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Indiana man upset over vehicle restrictions in wilderness

BLOOMINGTON, Ind. (AP) — An elderly Indiana man said a recent decision by the Hoosier National Forest will prevent him from accessing a cemetery where his family is buried.

Kenneth Hays, 81, said he is handicapped and needs road access to the Charles C. Deam Wilderness, particularly the Hays 2 Cemetery, The Herald Times reported . The wilderness area borders Lake Monroe near Bloomington.

Local forest supervisor Michael Chaveas released an opinion earlier this year that limits vehicle access, which Hays said basically eliminates his ability to go into the area where his relatives are buried.

"Under this new opinion, I have two options of getting to the cemetery," Hays said, explaining that he could either walk four miles from a parking lot or be required to make the trek on horseback.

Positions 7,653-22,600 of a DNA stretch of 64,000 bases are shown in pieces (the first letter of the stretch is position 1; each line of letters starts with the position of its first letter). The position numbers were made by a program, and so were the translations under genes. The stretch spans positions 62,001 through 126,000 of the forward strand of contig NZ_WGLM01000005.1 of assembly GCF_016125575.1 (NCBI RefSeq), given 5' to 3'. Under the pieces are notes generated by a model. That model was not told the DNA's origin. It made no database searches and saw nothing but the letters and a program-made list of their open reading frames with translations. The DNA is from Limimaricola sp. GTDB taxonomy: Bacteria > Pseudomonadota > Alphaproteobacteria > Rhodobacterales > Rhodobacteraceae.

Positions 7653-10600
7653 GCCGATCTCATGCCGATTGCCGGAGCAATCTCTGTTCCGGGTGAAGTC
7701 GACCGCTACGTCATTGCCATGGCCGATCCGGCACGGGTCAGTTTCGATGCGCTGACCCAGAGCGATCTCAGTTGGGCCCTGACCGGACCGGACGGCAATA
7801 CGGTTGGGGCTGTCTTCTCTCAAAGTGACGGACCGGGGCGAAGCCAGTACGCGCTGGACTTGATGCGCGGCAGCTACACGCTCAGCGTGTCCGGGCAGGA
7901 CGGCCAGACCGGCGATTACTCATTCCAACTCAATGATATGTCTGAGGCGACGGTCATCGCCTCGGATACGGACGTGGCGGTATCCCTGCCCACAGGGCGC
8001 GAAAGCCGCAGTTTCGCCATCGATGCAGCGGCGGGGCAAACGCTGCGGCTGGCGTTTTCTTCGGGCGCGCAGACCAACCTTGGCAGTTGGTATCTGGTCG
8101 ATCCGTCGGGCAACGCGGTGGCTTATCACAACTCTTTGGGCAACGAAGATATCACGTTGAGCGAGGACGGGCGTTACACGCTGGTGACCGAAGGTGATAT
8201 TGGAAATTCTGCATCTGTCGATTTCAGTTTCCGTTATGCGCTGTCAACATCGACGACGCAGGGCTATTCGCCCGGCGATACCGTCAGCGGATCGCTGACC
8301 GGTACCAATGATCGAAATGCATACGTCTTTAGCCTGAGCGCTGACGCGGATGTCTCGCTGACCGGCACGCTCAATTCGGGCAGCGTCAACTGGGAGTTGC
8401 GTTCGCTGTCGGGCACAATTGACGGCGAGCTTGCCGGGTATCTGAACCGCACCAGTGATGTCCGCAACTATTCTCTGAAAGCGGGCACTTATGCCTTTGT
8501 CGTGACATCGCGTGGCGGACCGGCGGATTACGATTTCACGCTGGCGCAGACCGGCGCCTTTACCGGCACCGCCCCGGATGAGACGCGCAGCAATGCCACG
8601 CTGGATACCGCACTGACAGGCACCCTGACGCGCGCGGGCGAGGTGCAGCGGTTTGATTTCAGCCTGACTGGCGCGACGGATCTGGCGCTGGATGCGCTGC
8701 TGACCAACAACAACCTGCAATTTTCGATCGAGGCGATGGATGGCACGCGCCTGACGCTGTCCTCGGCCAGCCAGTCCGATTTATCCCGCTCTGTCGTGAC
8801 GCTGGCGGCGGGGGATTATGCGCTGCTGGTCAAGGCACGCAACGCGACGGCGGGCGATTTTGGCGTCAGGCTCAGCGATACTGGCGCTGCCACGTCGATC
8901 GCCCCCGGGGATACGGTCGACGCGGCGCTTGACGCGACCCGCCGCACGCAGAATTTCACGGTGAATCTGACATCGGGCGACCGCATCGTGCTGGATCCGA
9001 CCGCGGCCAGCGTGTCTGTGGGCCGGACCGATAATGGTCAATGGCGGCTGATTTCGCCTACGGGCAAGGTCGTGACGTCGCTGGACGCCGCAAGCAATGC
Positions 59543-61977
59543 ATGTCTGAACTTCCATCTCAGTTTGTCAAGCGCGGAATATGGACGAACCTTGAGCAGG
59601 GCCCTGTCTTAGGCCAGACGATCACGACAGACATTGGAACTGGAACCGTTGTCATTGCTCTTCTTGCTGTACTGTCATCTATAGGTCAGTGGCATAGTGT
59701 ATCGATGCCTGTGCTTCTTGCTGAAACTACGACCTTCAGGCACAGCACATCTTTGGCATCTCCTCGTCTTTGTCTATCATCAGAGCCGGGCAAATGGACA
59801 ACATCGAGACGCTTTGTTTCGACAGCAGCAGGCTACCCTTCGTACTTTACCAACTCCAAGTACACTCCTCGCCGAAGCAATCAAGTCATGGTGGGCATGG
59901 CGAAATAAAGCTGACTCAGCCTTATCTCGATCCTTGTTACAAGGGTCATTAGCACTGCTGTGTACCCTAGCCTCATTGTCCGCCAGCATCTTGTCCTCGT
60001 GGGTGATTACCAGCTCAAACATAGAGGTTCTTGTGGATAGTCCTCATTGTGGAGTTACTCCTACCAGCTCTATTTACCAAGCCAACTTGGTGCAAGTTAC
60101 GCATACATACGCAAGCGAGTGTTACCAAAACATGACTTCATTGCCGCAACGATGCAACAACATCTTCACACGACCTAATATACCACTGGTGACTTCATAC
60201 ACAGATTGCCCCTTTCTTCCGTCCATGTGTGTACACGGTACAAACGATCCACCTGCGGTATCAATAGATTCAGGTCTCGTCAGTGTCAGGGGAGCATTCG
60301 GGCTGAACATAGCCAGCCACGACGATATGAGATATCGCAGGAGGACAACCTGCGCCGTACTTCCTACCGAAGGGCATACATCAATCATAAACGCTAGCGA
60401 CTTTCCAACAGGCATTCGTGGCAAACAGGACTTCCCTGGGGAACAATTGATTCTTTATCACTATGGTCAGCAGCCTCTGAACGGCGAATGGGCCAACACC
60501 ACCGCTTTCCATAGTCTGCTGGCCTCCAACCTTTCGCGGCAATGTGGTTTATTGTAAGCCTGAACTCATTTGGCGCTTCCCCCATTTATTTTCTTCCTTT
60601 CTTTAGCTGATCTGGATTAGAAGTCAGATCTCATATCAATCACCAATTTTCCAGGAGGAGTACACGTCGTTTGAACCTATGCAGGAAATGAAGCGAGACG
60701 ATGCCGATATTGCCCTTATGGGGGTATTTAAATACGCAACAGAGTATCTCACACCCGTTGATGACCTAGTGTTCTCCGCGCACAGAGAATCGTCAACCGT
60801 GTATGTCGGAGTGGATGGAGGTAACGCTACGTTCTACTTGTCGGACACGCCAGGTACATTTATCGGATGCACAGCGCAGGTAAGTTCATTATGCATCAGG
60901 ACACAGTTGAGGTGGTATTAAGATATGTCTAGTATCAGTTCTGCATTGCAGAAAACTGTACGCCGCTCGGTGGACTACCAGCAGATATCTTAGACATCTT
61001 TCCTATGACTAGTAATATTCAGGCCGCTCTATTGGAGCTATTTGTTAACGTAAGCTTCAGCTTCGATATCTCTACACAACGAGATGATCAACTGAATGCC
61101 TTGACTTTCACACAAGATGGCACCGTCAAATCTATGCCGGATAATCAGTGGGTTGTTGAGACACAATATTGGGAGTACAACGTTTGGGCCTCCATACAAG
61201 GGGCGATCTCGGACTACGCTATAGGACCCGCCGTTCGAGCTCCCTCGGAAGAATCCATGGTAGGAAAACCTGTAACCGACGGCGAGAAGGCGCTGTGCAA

"Neither are good options for me," he said.

Chaveas said that although a 1999 forest policy allows direct relatives to use motorized vehicles to visit cemeteries in Deam Wilderness, only one person requests access each year. That means it's no longer economically feasible to maintain the trails, he said.

Hays said he's typically not the only person in his family visiting the cemetery.

"Usually, some of my kids and grandkids go with me," Hays said. "Usually there are close to 10, sometimes more of us, that go in."

Hays has filed a complaint with the U.S. Department of Agriculture, the governing body over the wilderness, alleging the opinion violates his civil rights.

"They are considering my complaint," he said. "Currently they are looking to see what department has jurisdiction over it, and they will act on the complaint."

Information from: The Herald Times.

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